Building the capacity of national organizations needs to be a priority for philanthropy all around the world.  Our ability to act independently of government and achieve results with the money we’re entrusted with is ONLY as good as our ability to, in fact, act independently of government pressures.

This is not an argument against transparency and accountability.  It is an argument that says national associations give us the vehicle to begin and carry on conversations with policy makers about our roles and responsibilities on an ongoing basis.

And without those conversations, bad things can happen.

The final critically important role that national associations are playing, and must play, is the elevation of community philanthropy.

Before you dismiss this as the predictable argument of a community foundation CEO, let me ask you to suspend that assumption.  I am, famously, considered a grumpy curmudgeon in the states about the so called “community foundation movement.”  In my role as the CEO of a community foundation, I’ve been a leading and loud voice against national branding, joint marketing efforts and just about any other symptom I see of the disease known as “community foundation self-indulgence syndrome.” 

But in my role as chair of the Council, I lead an organization where we’ve come to realize that community philanthropy—including but not limited to community foundations is the face of philanthropy in our advocacy work. 

When Congress wanted someone from a foundation to testify in February about the importance of the tax deduction, I was selected.  I wasn’t picked for my good looks, but for the fact that community foundations like mine show Congress that endowed philanthropy is and can be a broadly participatory exercise. 

We are, to put it bluntly, a far more sympathetic face than our colleagues at large national foundations, no matter how important and compelling their work is. 

The local connections of community foundations and the impact they have make policy makers very loathe to do anything that we say would hurt philanthropy.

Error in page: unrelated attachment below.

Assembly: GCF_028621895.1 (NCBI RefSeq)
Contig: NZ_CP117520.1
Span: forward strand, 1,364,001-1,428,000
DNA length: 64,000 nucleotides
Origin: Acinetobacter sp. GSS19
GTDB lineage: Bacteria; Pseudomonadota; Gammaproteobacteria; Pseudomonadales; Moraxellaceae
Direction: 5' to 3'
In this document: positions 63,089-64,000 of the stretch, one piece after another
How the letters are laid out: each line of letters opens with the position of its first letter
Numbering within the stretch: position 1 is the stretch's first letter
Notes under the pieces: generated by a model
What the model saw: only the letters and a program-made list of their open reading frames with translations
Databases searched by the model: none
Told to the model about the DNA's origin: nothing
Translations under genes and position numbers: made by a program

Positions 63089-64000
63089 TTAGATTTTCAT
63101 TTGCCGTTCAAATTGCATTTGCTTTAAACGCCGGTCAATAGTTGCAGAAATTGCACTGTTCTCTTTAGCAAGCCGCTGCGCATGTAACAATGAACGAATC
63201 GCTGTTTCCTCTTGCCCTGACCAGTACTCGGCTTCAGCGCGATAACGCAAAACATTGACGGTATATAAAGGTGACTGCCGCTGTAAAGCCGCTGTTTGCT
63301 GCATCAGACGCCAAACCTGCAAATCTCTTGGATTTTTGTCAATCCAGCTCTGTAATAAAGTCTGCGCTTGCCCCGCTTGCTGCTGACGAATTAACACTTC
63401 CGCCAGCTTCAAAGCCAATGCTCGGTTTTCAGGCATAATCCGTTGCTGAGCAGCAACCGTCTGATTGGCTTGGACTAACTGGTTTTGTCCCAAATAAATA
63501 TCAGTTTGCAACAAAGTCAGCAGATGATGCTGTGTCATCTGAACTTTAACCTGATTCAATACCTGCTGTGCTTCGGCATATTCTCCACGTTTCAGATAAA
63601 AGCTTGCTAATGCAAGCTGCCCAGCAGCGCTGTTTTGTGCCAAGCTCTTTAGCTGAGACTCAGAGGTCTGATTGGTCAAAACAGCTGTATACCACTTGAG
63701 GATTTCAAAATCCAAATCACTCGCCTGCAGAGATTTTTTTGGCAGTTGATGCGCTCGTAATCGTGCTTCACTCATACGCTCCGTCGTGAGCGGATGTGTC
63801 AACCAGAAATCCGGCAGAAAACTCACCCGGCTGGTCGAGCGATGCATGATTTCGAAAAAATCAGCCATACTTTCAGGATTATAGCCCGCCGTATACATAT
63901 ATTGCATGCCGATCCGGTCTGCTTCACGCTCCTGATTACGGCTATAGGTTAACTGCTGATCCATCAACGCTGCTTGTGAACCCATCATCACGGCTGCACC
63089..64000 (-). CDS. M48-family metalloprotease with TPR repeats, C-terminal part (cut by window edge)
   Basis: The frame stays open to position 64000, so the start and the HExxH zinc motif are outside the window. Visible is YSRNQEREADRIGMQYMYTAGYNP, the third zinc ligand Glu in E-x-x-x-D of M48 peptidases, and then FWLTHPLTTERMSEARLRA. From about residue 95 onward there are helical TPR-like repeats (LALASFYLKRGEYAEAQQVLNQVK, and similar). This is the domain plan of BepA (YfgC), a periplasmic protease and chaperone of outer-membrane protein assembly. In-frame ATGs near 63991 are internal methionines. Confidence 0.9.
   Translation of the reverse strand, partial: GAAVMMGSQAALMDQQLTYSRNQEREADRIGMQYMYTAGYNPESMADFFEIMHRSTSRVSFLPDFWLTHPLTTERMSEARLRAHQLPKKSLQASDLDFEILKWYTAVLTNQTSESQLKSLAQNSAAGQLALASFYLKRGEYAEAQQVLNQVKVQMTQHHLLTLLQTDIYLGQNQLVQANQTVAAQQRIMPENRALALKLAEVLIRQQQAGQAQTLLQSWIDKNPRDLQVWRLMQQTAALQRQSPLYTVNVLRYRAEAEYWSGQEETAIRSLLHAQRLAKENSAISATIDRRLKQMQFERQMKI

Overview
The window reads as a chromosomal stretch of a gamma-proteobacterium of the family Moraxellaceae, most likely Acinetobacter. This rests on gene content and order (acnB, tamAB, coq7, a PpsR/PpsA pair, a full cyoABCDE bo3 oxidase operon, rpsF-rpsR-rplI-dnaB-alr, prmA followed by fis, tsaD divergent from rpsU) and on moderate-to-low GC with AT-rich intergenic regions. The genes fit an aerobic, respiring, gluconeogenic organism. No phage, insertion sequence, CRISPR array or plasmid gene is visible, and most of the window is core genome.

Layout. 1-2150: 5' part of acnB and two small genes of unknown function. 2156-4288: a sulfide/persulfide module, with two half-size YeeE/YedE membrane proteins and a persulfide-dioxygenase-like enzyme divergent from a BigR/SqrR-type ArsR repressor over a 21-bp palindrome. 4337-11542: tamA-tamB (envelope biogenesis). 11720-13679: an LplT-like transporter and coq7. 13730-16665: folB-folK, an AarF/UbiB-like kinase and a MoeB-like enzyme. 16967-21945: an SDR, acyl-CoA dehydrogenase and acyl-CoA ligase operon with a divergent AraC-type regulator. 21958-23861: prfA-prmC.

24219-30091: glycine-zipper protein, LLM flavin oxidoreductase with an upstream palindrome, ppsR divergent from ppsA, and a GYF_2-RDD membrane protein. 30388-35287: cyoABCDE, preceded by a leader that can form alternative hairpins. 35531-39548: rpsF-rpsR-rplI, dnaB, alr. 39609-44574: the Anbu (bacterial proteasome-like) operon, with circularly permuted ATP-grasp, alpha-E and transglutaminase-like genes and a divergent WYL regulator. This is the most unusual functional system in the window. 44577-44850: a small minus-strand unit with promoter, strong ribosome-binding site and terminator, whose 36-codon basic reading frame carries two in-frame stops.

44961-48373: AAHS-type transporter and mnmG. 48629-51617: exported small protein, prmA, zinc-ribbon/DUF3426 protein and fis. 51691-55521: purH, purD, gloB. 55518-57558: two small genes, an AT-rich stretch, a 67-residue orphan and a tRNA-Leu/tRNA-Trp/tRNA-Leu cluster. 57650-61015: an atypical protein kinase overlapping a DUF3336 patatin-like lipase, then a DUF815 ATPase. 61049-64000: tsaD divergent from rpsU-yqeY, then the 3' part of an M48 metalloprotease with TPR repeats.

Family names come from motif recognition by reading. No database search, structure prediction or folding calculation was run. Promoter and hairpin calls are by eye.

The Council for years (maybe decades) treated community philanthropy as a third-class citizen in its planning, its governance and its communications.  Only in the last five years or so has the Council realized that by lifting up and embracing community philanthropy, it both strengthened the network of connections that it could make and created a far richer storyline about the role and importance of philanthropy.

We are at a pivotal point in philanthropy globally. Global philanthropy is no longer emergent, it is here for real playing a major role in communities everywhere.  That emergence has been driven in many cases by donors whose understanding and expectation of philanthropy is very different.  And that emergence has, or will, catch the eye of governments everywhere.

The challenge for peak bodies or national associations will be to connect philanthropy in new ways to improve our effectiveness, advocate for our work and our independence, and lift up community philanthropy in way that connects our field more meaningfully to the people we serve.

We need to get better at what we do each day. 

We need to make up for what happened in Boston.

Thank you.

Apr. 18, 2013

 Tags: recommended reading, general, community foundations